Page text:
The Federal Trade Commission (FTC) has announced an enforcement action against Lord & Taylor, a retail department store, for allegedly deceiving consumers by not disclosing paid endorsements and promotions during a social media marketing campaign. FTC Bureau of Consumer Protection Director Jessica Rich pronounced, "Consumers have the right to know when they’re looking at paid advertising."

As discussed in our prior alert about the FTC's enforcement policy related to native advertising (commercial marketing material incorporated into independent content), companies need to understand when disclosures are necessary to prevent deception and how to make clear and prominent disclosures when engaged in online marketing. It also is critical for companies to be familiar with the FTC's views set forth in its Endorsement Guides. This is the FTC's first enforcement action related to native advertising since the enforcement policy was issued in December 2015.

In this case, the FTC alleged that Lord & Taylor engaged 50 select fashion "influencers" and paid them between $1,000 and $4,000 each to post a photo of themselves wearing a particular dress on social media sites. Lord & Taylor contractually obligated them to use ''@lordandtaylor'' and other social media identifiers in the caption of each photo posted, and the company pre-approved the content of each post. However, Lord & Taylor allegedly did not require and the influencers did not include any disclosures in the posts that the company had compensated them to post the photos. The FTC's complaint also alleges that the company placed an article in a fashion publication without any disclosures to consumers that the article was a paid advertisement. Because Lord & Taylor retained editorial control over the content, the FTC did not pursue any enforcement actions against the influencers or the fashion publication.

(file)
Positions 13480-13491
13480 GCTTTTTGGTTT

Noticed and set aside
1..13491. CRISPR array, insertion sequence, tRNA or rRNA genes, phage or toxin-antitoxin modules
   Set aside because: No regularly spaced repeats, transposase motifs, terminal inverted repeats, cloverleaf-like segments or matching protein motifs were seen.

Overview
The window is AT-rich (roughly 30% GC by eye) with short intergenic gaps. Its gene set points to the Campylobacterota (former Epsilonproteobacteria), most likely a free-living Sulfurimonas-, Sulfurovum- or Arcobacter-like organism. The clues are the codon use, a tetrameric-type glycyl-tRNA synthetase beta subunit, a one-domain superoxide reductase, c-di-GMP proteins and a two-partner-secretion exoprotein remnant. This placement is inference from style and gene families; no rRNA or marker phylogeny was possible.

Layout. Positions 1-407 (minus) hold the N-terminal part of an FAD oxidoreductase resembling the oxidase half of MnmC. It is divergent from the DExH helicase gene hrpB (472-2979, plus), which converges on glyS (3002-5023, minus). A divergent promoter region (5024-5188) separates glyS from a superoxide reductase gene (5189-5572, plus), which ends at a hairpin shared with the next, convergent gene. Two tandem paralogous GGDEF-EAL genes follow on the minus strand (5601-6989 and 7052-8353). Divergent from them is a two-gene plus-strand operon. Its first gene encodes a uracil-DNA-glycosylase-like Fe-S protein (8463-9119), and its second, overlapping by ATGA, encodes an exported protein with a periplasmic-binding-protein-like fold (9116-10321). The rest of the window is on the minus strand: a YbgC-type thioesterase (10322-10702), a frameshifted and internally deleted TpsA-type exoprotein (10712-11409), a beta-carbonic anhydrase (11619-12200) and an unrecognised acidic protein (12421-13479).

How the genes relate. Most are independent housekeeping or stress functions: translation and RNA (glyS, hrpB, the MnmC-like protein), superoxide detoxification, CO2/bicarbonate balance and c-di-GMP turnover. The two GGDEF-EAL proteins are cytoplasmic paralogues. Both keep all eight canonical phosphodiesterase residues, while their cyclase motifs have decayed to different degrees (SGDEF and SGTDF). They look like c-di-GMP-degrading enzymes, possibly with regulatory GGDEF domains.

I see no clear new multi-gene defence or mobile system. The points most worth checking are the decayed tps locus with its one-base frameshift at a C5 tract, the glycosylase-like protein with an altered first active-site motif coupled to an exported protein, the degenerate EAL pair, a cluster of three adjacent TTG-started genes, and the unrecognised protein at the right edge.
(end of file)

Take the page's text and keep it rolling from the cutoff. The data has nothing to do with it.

Lord & Taylor has agreed to a proposed consent order that:

  • Prohibits misrepresentations that an endorser of such product or service is an independent user or ordinary consumer of a product or service
  • Requires the company to disclose clearly and conspicuously, and in close proximity to the representation, a material connection, if one exists, between the endorser and Lord & Taylor
  • Prohibits misrepresenting that paid commercial advertising is a statement or opinion from an independent or objective publisher or source
  • Requires the company to obtain signed acknowledgements from its endorsers that they will disclose their connection to Lord & Taylor, monitor the endorsers' representations and disclosures, maintain records of its monitoring efforts, and terminate endorsers who fail to disclose their connection to Lord & Taylor.
Companies should carefully assess any social media campaigns and the necessary disclosures that should accompany any native ad marketing. Members of Ballard Spahr's Fashion Group and Privacy and Data Security Group regularly advise companies on advertising content on social media and compliance with the FTC's Section 5 authority prohibiting unfair or deceptive acts or practices.

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